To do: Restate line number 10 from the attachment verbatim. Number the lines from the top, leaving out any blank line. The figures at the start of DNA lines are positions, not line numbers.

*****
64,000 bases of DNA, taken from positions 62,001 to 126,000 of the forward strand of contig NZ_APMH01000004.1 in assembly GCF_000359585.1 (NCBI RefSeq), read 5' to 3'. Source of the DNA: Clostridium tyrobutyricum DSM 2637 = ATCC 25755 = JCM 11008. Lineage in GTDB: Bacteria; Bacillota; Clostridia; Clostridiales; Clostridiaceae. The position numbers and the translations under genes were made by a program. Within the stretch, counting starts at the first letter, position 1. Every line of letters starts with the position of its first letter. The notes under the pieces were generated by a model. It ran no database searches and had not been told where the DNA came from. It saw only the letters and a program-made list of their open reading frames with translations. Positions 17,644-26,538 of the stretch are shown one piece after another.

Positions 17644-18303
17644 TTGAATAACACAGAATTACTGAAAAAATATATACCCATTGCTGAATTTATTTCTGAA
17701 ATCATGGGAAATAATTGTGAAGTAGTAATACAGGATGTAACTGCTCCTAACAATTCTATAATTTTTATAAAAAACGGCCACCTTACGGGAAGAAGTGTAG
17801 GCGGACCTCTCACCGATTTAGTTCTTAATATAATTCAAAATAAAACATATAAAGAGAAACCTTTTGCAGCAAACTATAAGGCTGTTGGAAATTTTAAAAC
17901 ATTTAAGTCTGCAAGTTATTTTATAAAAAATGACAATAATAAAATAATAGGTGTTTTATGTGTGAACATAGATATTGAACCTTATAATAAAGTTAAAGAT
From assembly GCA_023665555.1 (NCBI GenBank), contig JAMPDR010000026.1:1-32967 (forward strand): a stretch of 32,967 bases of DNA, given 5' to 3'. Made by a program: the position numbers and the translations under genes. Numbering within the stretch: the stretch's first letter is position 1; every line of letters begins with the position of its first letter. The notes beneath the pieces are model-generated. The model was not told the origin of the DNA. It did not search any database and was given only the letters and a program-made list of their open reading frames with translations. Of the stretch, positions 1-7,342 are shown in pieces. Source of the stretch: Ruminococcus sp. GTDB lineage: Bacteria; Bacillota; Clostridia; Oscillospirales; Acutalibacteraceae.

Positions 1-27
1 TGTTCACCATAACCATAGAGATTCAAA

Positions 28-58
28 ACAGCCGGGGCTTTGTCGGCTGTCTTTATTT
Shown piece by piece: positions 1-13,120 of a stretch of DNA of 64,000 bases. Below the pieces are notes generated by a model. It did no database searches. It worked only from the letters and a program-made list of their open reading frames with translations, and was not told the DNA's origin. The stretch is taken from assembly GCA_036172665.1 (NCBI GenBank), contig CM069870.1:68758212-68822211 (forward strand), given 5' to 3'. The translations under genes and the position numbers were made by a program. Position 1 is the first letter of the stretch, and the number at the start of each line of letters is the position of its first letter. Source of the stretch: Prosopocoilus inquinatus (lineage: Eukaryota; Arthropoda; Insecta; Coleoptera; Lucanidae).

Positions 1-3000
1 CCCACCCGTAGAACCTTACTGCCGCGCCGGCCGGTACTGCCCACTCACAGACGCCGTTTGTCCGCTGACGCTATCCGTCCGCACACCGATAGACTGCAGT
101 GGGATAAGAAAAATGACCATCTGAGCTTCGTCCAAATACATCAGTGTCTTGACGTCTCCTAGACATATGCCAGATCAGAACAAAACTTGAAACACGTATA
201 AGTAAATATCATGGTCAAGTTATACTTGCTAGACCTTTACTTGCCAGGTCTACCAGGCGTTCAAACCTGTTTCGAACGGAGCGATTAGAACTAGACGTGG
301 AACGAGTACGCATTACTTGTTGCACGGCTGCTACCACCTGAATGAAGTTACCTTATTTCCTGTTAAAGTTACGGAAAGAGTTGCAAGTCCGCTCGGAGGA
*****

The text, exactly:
Positions 28-58